Deputy headteacher at Prince George’s former school paid £65,000 for child abuse material in India
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The deputy headteacher at the school where Prince George and Princess Charlotte first attended has pleaded guilty to paying and instructing teenagers in India to abuse younger children.
Matthew Smith, 34, from East Dulwich, was arrested by the National Crime Agency in November 2022, after investigators identified that he was sharing abuse material on the dark web.
Smith was online at the time of his arrest, speaking to a teenage boy living in India and asking him to send sexual images of a younger child, in return for money.
He was charged the following day with five offences, including causing the sexual exploitation of a child under 13, and remanded in custody.
NCA investigators interrogated chat logs and financial transactions and were able to establish that Smith had paid that same teenager, and another also based in India, £65,398 to abuse children over a five-year period.
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Smith was living in Nepal and working at a school for the majority of this time. Prior to this, he spent various periods working in orphanages and NGOs across India between 2007-2014.
He moved back to the UK in July 2022 and began working at Thomas’s prep school in Battersea High Street in September, where he was a deputy head teacher and head of pastoral care.
The chat logs showed that Smith would instruct the young men to perform sexual acts on boys and would send them images and videos as examples of ones he would like to receive in return.
He also gave one of them advice on how to befriend children and build their trust with a view to abusing them.
Investigators found evidence of potential offending by Smith against children while he was working in India and information has been shared with relevant law enforcement partners.
The NCA says there is no evidence to suggest he committed offences against children based in Nepal or the UK.
Officers recovered over 120,000 indecent images of children (IIOC) which Smith had saved on a laptop, SD card and on his phone.
Smith pleaded guilty to the initial offences in November 2022.
In May 2023, he was charged with a further 17 counts, including encouraging the rape of a child under 13, causing a child under 13 to engage in sexual activity, and arranging the sexual abuse of a child.
He appeared at Southwark Crown Court on Tuesday (June 2) where he pleaded guilty to the additional charges. He’ll be sentenced at the same court on August 4 2023.
Helen Dore, senior officer of the National Crime Agency, said: “Matthew Smith was a high risk individual and we moved quickly to locate, arrest and remand him so he could no longer pose a threat to children.
“Ultimately, we were able to prove that he was a prolific offender who manipulated young men to sexually abuse children on his behalf, giving them detailed instructions and financial reward.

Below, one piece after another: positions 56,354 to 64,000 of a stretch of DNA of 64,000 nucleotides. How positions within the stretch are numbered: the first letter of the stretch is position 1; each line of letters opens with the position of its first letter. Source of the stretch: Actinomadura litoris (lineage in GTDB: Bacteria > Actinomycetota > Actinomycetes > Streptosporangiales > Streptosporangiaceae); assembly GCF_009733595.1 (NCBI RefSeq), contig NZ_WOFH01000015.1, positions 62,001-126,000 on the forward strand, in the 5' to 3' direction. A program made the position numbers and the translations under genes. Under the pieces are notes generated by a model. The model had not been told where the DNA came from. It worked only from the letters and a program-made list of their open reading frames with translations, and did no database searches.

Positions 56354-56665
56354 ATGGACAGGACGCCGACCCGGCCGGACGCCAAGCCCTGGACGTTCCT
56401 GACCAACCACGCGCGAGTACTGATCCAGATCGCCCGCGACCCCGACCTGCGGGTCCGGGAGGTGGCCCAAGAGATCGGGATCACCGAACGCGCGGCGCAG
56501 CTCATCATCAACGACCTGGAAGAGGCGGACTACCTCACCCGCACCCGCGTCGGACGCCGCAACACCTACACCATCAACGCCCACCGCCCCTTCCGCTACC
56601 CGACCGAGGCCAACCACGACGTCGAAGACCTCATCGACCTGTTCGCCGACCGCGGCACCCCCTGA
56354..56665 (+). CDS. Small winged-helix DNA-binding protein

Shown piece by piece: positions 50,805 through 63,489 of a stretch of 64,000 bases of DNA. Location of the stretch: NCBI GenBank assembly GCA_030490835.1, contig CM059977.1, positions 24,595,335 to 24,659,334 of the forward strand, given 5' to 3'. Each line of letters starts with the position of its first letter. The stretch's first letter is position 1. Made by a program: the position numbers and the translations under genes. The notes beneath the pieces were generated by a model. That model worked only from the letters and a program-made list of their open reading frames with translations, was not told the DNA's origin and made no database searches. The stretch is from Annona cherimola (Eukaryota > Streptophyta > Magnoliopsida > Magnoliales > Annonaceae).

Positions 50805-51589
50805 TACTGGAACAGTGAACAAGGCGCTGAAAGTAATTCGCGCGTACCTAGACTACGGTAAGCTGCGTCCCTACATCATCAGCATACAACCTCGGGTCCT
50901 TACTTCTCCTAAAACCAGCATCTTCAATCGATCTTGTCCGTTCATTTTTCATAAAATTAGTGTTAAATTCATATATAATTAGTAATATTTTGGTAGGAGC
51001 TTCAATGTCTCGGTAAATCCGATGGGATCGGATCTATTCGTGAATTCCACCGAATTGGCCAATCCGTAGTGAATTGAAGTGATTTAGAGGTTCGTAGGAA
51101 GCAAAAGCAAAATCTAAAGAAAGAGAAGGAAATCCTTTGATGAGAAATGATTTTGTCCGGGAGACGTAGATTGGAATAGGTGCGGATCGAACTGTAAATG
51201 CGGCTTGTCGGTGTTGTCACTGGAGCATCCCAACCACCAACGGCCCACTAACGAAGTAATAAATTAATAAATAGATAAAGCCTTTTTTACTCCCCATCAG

“While conducting his offending, Smith worked at a school in Nepal, then became a deputy head teacher and head of pastoral care in the UK, so his offending is a deep betrayal of the trust placed in him.
“The NCA is dedicated to operating online and overseas, working with global partners to ensure that children are safeguarded and offenders like Smith are brought to justice.”
Claire Brinton, specialist prosecutor in the CPS’ Organised Child Sexual Abuse Unit, said: “Matthew Smith’s crimes are particularly disturbing given his role as a primary school teacher entrusted with the responsibility of caring for and safeguarding children.
“Thousands of images and videos were recovered from his devices which showed an appalling catalogue of sexual abuse being perpetrated on children. Smith offered individuals payments for indecent images to gratify his own sexual desires, which resulted in the horrifying abuse of young children in India.
“This conviction sends a clear message that the CPS, working alongside the NCA and international partners, will work to bring to justice to those who sexually abuse and exploit children, wherever that abuse takes place.
“Our Organised Child Sexual Abuse Unit was set up last year to prosecute child sexual abuse. Through the work of this unit, we are determined to help stop the devastating impact of these crimes on victims.”
An NSPCC spokesperson said: “The cruelty and abuse organised and supported by Smith made a mockery of the trust he was granted as a deputy head teacher. We hope every child affected by his terrible actions are given the support they need to recover and parents with children attending the schools where he worked are comforted by the knowledge that he is being brought to justice.
“Sadly this is yet another horrific case of an abuser exploiting the online world to facilitate their crimes against children. This is why the NSPCC is fighting for the Online Safety Bill to be strengthened to compel tech companies to do everything in their power to protect children from offenders like Smith.”
A spokesperson for St Thomas’s Battersea said: A spokesperson for the school said: “We have been shocked and appalled beyond measure by this matter and are grateful for the work of the police and courts in bringing this man to account. Mr Smith’s employment at the school, which commenced in September 2022, was terminated with immediate effect when the school first learned of the charges against him in November.
“While the National Crime Agency has confirmed that none of the matters under investigation related to the school or its pupils, these deplorable actions constitute an unforgivable breach of trust and our thoughts are with those who have been impacted or damaged by them. As always, we remain absolutely committed to the ongoing safety and wellbeing of our pupils and our whole school community.”